Now I am not going to conduct a survey of all the major denominations in the United States and attempt to pick apart who is right and who is wrong, which are correct and which are wildly incorrect in their teachings. For starters, this would take a more skilled theologian than I could ever hope to be in a thousand years. And more than this, my goal is not to attack other denominations; my goal with this post is simply to shed some light on my own personal conversion. Why did I choose the Catholic Church above all the others?
In this case, my answer is quite simple:
The Roman Catholic Church has authority.
Of all the active churches in the United States today, the Catholic Church is the only one that can claim a legitimate authority to speak for Christ in our present world. Now some of you may be react to that statement with something like:
“ARE YOU SAYING THE POPE THINKS HE SPEAKS WITH THE VOICE OF CHRIST?! THE POPE THINKS HE IS JESUS?!”
And to this I have to say two things:
First of all, turn off your Caps Lock and stop screaming at me.
Secondly, I am not saying that at all. I am simply saying that as the Church vested with authority by Jesus Christ Himself, the Catholic Church is the only one on Earth today that can claim a logical and legitimate authority to interpret Scripture.
I will come back to this idea shortly.
Now, am I saying that all other churches have no authority? Not necessarily. You might make the argument for other churches, but as for my own personal belief, I cannot accept any authority as being as logical and as firm as that of the Catholic Church.
This is important to my conversion because as I mentioned already, I am a man who has never liked authority. Ever since I was a child, (and my parents can attest to this) I have never liked anyone telling me what to do. As I grew and matured as a Christian, however, I had to accept that the Lord desired men in authority over me, whether through secular government or through church leadership. Once I accepted this, I came to another realization.
If I am going to allow a church to have authority over me, it better be the right one!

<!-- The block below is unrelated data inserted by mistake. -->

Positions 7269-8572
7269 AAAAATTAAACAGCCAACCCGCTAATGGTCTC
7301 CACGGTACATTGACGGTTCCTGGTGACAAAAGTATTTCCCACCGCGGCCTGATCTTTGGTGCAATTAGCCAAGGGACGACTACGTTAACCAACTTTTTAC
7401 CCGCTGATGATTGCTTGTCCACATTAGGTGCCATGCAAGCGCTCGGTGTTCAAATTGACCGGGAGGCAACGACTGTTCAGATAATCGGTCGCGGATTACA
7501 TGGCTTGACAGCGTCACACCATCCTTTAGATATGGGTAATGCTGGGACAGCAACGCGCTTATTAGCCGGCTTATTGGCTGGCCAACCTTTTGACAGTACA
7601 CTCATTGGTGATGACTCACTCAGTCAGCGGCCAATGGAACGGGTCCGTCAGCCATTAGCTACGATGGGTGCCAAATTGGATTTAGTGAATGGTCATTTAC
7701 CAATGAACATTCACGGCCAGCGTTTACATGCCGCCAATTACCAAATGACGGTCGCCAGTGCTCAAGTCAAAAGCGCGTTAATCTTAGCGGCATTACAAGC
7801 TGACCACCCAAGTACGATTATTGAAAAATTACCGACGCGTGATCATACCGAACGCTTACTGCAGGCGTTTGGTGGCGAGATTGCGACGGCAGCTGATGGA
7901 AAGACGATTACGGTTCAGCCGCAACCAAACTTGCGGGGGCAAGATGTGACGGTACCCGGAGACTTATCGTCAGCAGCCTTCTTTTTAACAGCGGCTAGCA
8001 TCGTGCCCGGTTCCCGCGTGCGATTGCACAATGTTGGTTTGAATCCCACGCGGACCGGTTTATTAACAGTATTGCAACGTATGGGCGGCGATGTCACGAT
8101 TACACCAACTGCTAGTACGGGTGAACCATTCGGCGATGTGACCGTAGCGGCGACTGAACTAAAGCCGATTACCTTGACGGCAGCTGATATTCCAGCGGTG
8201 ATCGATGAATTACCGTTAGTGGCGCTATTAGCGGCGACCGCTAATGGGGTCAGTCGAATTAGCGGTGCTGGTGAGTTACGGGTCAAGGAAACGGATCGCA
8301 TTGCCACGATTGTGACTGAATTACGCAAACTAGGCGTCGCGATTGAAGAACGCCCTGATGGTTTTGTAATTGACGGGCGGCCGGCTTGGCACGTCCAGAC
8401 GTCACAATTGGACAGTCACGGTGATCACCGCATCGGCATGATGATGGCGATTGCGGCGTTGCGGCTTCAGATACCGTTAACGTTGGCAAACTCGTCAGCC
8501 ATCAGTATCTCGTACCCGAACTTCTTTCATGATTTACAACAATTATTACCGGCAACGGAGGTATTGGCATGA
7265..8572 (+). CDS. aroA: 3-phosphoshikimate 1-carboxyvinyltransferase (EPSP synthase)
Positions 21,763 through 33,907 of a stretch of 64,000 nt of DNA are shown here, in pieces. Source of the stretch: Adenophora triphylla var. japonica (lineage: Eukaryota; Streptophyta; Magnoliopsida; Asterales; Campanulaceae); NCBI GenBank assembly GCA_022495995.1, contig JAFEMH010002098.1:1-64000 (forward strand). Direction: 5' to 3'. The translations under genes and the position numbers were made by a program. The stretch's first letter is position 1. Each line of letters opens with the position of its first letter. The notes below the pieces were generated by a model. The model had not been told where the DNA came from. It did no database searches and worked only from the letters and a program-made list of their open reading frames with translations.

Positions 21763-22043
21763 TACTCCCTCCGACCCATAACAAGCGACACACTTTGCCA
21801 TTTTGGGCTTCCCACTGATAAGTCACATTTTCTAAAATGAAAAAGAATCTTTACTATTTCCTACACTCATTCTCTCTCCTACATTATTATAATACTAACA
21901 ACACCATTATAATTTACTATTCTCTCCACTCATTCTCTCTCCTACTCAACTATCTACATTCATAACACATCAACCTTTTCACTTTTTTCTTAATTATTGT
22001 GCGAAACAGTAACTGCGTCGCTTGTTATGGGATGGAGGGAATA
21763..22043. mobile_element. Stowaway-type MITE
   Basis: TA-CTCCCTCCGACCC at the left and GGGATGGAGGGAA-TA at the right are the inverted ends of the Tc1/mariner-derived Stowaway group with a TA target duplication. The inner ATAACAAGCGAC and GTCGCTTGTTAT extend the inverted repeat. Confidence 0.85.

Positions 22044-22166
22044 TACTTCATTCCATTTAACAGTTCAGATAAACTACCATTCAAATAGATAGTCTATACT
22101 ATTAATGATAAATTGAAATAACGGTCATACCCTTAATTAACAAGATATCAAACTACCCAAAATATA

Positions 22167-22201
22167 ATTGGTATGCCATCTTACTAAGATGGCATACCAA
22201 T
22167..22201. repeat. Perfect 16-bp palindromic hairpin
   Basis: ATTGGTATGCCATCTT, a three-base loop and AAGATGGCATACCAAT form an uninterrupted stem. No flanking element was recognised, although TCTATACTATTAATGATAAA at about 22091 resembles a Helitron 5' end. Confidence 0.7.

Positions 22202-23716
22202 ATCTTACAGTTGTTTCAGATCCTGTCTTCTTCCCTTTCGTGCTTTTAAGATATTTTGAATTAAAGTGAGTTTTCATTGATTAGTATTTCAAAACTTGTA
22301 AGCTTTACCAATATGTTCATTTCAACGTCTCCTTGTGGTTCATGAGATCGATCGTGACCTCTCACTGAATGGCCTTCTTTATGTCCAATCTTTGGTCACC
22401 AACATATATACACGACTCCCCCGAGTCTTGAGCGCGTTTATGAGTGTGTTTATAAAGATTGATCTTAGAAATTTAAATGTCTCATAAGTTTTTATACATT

In other words, I was not going to accept the teaching and, possibly, the reprimands of just any church. It had to be a church that had an unshakeable authority, a church that was so firm in its teachings and so theologically well-thought-out and so grounded in the Word of Christ that I would be comfortable submitting to it. After these realizations and after much prayerful searching and study, I came to the only logical conclusion for me:
It had to be the Roman Catholic Church.
There are many reasons why I believe the Roman Catholic Church is the only church with such authority, and I cannot go into every single one right now. Let me instead focus on two.
The first is this:
Jesus Himself established the Catholic Church.
Now again, I may have ruffled some feathers with that statement, but any reasonable Christian can at least accept that Jesus wanted one, unified church. He intended for His Church to be united. Every time that Jesus speaks of the Church in Scripture, and any time Paul or any of the other Biblical authors speaks of the Church, they always speak of it in the singular. Always.
Many Protestants will argue (and I know this, because I would have argued it at one time) that when the “Church” as such is spoken of, this refers to the mystical body of all believers wherever they are on Earth and in whatever denomination. And that is correct. The Church with a capital “C” is composed of all Christians everywhere.
But to take that idea and then to make the leap that Jesus actually wanted over 35,000 independent churches, each with their own leadership and teachings, and that He wanted His believers dispersed, spread out over so many different groups, to say that this is what He meant when He spoke of His Church, that is absurd.
No, when Christ spoke of His Church, I believe that He meant an actual, single church group. In that case, the Catholic Church is the only extant group that can lay claim to that designation.
How can they claim this?
The Roman Catholic Church is able to trace its authority back through history to the actual Apostles and thus, to Jesus Christ Himself. One of the passages in Scripture that is often used to demonstrate this is in Matthew 16.
In the Gospel, shortly after Peter confesses Jesus as “the Christ, the Son of the living God,” Jesus blesses him and says in verse 18, “…Thou art Peter, and upon this rock I will build my church; and the gates of hell shall not prevail against it.”
Catholics claim that Jesus is stating that He will build His Church upon Peter. Thus, Peter is the first Pope and thus, the authority of the Church flows from Christ to Peter and on through history to the leaders of the Catholic Church.